Directed by: Bart Layton
Premise: Based on true events. In 2004, four young men plot to steal items worth millions of dollars from the rare books collection at the Transylvania University library in Kentucky.
What Works: The term “docudrama” is often used to describe feature films based on true events but American Animals is a much better example of that term in the way it combines documentary and dramatic filmmaking. The bulk of the movie is a dramatization of the events in 2004 but the movie also intercuts contemporary interviews with the actual people involved and they reflect on the events as they unfold. Surprisingly, the interviews actually add substances to this story and are spliced into the movie without interrupting the film’s momentum. The interviewees are admirably forthcoming and self-effacing about this embarrassing chapter of their lives and they offer perspective that complements the performances of the actors playing them. The core cast of American Animals includes Barry Keoghan, Evan Peters, Blake Jenner, and Jared Abrahamson. The actors are often funny together and they have a likable rapport that is convincing. This is critical to the success of the movie. This is in many ways a bizarre story but the actors and the filmmakers make the characters empathetic and their decisions credible. The film is in touch with the youthful naiveté of these young men in a way that’s likable instead of off-putting. The filmmakers do an excellent job of managing the tone of American Animals. Much of the first half is playful in the style of Hollywood heist flicks. In fact, the young men go about planning their crime by consulting movies and American Animals includes clever homages to heist films like Reservoir Dogs and Ocean’s Eleven. But the tone shifts at a critical point and criminal activity is no longer a hypothetical lark but a very real violation in which people got hurt. The heist sequences are genuinely gripping and the moviemakers accomplish something impressive. The lure of a heist movie is the thrill of the robbery. It’s what we’re here to see. The filmmakers fill us with dread and make us want the young men to walk away before they get in too deep. That makes American Animals more than just a heist film. It’s a story of young men losing their way in the pursuit of economic freedom and personal exceptionalism.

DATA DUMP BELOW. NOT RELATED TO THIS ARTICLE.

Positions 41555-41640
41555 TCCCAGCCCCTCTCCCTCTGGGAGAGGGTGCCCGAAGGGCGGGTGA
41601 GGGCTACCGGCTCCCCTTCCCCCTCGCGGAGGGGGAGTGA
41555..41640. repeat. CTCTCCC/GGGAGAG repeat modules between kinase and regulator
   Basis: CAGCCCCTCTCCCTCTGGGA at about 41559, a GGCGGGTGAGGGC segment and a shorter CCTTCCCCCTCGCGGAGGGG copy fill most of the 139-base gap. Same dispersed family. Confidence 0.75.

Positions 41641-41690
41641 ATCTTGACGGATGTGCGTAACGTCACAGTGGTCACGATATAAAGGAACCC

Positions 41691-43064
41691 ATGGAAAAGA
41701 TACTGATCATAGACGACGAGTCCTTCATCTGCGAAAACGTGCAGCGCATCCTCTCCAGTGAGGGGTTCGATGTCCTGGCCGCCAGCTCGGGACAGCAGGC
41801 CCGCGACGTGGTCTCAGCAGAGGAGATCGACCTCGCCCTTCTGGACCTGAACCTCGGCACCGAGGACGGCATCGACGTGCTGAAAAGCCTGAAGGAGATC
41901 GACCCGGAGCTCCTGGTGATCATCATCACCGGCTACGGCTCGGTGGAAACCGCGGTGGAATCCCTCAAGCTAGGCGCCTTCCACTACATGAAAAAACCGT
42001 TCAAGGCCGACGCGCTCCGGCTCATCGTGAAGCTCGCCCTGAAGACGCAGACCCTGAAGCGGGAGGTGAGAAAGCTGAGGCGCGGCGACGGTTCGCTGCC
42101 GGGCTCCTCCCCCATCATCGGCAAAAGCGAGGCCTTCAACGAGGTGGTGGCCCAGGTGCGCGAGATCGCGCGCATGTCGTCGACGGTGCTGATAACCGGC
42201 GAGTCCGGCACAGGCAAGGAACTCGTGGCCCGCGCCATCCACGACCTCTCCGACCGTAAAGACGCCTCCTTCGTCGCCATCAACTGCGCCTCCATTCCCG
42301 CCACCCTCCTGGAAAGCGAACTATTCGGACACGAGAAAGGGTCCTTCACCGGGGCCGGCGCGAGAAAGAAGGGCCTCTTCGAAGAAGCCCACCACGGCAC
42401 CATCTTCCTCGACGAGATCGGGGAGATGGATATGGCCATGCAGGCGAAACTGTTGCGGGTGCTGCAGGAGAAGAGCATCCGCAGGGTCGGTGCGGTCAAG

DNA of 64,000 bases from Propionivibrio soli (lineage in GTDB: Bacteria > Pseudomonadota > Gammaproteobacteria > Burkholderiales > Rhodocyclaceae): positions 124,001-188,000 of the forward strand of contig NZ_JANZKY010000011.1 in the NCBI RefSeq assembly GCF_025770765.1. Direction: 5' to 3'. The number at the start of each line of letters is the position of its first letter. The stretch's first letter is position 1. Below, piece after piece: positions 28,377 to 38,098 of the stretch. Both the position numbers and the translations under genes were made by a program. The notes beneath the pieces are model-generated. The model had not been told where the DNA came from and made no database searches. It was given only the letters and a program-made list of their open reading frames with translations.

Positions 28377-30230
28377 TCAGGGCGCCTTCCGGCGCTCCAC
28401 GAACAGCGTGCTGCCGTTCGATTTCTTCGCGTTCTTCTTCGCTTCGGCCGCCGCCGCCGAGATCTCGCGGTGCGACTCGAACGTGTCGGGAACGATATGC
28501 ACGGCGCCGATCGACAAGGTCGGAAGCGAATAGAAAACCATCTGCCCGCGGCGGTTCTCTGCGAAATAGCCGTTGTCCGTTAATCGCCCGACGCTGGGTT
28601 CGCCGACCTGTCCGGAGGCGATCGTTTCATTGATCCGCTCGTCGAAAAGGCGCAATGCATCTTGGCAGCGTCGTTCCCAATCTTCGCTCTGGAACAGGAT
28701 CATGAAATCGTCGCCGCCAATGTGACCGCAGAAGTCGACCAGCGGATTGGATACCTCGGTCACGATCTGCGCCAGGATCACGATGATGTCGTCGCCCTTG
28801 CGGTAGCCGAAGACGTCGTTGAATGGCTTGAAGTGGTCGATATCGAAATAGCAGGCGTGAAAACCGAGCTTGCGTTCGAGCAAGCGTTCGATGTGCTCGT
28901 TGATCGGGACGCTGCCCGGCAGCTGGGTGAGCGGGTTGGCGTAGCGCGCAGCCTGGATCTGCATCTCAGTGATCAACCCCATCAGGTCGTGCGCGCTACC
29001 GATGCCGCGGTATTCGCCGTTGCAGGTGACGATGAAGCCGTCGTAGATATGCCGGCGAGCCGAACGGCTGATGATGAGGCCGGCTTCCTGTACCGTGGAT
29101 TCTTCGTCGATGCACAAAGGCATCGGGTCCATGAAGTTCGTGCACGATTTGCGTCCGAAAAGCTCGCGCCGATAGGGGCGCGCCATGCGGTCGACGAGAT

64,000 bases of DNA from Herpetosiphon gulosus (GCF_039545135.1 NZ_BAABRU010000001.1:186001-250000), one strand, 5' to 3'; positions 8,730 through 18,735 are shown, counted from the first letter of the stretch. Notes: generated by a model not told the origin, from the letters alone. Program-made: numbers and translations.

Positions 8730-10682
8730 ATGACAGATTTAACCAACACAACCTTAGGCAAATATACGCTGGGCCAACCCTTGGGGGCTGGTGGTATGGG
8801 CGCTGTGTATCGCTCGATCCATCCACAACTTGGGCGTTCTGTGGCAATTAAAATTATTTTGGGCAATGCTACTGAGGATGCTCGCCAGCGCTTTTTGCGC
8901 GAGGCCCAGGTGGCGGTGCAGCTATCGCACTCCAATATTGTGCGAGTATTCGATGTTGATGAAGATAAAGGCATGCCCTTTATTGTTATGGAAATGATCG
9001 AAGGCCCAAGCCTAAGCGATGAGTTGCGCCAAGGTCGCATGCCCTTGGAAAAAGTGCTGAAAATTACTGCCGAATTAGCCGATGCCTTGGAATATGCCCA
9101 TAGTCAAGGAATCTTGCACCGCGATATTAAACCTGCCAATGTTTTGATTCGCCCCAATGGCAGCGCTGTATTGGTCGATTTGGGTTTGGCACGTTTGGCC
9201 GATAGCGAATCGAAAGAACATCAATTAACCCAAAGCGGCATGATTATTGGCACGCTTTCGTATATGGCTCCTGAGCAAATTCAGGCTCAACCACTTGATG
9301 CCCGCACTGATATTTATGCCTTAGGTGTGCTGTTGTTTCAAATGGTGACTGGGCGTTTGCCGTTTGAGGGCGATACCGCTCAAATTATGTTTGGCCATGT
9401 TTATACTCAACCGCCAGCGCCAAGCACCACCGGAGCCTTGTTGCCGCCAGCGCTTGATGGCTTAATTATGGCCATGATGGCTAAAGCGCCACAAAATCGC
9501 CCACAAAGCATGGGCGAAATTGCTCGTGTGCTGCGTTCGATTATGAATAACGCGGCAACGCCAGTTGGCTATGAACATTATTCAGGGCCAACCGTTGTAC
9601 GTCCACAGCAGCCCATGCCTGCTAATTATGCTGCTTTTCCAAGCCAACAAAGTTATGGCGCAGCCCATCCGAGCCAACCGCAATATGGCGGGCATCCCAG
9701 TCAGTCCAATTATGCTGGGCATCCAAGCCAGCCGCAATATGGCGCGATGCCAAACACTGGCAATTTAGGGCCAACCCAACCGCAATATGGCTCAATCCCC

What Doesn’t: American Animals has one strange flaw. In a lot of Hollywood movies, older actors are often hired to play younger characters and the age difference becomes obvious. The characters of American Animals are all college age and so are the actors playing them. However, a few of the characters don’t come across as college students, namely Barry Keoghan and Evan Peters. There is something in their look and in the way they carry themselves that is much more of high school adolescence. The story largely focuses Peters and Keoghan’s characters. That makes sense since they are old friends and much of the story begins with them. But the characters played by Blake Jenner and Jared Abrahamson aren’t nearly as well characterized. Also, for a movie about young people in 2004, a lot of the songs of American Animals are of an earlier generation with acts like The Doors and Leonard Cohen.
Bottom Line: American Animals is an impressive heist film. It’s alternately funny and gripping with strong performances and some depth. The picture may have a few generational incongruities but this is a smart and entertaining film.
Episode: #706 (July 8, 2018)